Imperial Shadows: Pilgrims, Migrants, and “French” Muslims in the Nilotic Sudan
Associate professor, Department of History
Thursday, April 10, 2014
Tripp Commons, Memorial Union
800 Langdon St.
Madison, WI 53706
Gregory Mann, associate professor of history, Columbia University, is an historian of francophone West Africa. He is currently working on a book project entitled The End of the Road: Nongovernmentality in the West African Sahel. Drawing on research conducted primarily in Mali, the project analyzes the rise of novel forms of political rationality among governments and non-governmental organizations in the Sahel from 1946 to the late 1970s. His award-winning book Native Sons: West African Veterans and France in the 20th century was published by Duke University Press in 2006. Mann’s articles have appeared in the American Historical Review, Comparative Studies in Society and History, the Journal of African History and Politique Africaine, among other publications. His writing on contemporary West African politics has appeared in Foreign Policy, the Review of African Political Economy, and in various media outlets. He blogs periodically with the Africa Is a Country collective (Africasacountry.com). He earned his doctorate at Northwestern University and his B.A. at the University of Georgia.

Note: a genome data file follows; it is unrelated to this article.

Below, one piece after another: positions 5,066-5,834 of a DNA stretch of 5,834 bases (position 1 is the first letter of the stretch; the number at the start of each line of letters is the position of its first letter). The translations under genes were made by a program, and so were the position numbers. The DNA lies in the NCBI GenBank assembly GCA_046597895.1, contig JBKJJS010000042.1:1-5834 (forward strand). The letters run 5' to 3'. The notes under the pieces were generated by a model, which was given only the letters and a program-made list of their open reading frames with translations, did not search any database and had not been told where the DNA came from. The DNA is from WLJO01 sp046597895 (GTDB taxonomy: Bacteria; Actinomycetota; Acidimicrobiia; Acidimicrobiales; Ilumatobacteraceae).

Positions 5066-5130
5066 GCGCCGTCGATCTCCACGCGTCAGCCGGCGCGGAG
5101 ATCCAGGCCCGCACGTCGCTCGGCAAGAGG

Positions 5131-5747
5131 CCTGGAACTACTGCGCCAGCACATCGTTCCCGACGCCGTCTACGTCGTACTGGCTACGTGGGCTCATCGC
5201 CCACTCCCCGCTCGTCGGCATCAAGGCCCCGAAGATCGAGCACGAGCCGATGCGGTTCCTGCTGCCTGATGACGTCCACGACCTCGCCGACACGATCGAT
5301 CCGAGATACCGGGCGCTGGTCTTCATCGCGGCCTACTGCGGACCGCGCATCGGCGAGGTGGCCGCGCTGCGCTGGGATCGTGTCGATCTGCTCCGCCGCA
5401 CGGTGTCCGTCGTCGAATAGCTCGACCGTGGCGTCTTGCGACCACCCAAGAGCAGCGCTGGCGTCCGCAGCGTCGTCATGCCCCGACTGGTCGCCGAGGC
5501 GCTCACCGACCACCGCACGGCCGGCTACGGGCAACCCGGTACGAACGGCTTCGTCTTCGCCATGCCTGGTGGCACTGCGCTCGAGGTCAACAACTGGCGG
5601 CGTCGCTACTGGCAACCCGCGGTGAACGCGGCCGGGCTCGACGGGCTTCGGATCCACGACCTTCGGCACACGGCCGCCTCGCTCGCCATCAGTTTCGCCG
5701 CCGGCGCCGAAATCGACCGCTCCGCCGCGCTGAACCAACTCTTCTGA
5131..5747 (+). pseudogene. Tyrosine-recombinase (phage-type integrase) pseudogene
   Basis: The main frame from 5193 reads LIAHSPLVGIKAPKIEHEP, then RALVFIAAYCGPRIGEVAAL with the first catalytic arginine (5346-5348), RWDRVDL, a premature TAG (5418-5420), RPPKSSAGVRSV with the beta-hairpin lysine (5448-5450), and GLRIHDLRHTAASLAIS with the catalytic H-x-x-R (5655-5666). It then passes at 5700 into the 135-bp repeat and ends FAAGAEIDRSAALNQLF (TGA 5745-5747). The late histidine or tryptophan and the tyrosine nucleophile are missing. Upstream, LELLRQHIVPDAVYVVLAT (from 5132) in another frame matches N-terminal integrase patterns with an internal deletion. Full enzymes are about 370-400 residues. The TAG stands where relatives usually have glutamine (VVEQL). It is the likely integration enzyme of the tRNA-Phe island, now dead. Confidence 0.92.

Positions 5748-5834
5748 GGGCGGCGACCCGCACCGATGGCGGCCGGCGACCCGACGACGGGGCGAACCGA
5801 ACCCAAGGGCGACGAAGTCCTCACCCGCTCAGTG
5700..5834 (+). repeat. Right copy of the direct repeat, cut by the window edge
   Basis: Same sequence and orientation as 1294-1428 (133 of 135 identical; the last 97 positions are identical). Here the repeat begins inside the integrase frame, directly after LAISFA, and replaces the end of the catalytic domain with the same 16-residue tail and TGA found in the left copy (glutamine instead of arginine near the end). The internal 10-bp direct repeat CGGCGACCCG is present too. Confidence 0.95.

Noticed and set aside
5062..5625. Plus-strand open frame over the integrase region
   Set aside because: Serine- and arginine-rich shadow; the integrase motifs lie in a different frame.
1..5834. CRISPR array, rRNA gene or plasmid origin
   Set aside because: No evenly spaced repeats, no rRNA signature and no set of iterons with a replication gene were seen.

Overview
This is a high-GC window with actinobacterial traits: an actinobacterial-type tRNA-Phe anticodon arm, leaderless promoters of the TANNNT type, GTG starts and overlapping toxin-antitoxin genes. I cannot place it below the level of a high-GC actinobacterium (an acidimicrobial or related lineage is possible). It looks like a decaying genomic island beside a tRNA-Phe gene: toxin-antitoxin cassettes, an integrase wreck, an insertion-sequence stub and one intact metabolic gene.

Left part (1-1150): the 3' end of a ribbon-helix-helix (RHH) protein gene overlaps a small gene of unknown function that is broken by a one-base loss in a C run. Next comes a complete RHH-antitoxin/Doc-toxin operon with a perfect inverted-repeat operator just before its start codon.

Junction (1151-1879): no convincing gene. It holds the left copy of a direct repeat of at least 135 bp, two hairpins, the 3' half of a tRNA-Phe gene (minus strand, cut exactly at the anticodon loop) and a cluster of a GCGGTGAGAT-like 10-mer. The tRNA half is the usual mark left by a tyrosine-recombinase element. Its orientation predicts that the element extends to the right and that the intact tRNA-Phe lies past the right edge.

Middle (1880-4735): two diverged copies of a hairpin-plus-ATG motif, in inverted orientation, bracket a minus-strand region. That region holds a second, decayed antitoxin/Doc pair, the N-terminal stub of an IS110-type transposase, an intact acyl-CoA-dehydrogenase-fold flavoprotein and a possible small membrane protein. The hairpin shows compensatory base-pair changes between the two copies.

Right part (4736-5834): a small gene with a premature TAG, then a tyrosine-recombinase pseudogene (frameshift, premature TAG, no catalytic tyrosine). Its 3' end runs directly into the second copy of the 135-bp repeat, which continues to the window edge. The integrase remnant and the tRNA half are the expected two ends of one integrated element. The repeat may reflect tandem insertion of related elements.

About William Allen Brown
Gregory Mann will honor the life of Dr. William Allen Brown (1934-2007), a brilliant graduate student-scholar, teacher, and professor at the University of Wisconsin-Madison. In remembering him, his footprints on the sands of time will be intimately traced in globality. He graduated from Kentucky State College (now university; an HBCU) with Highest Honors of Distinction in History and French Literature (1959); to the Sorbonne Université-Paris, France (1959-1960), where he jumped to the head of his class with A’s; to the University of Wisconsin-Madison (1960-1964); conducted fieldwork in French, Arabic, and Fulfulde in Islamic West Africa (1964-1969); awarded a PhD from the University of Wisconsin-Madison in African history (1969). His first appointment was at Yale (1969-1970); second, Harvard University (1971-1974); and third, UW-Madison (1975-2005).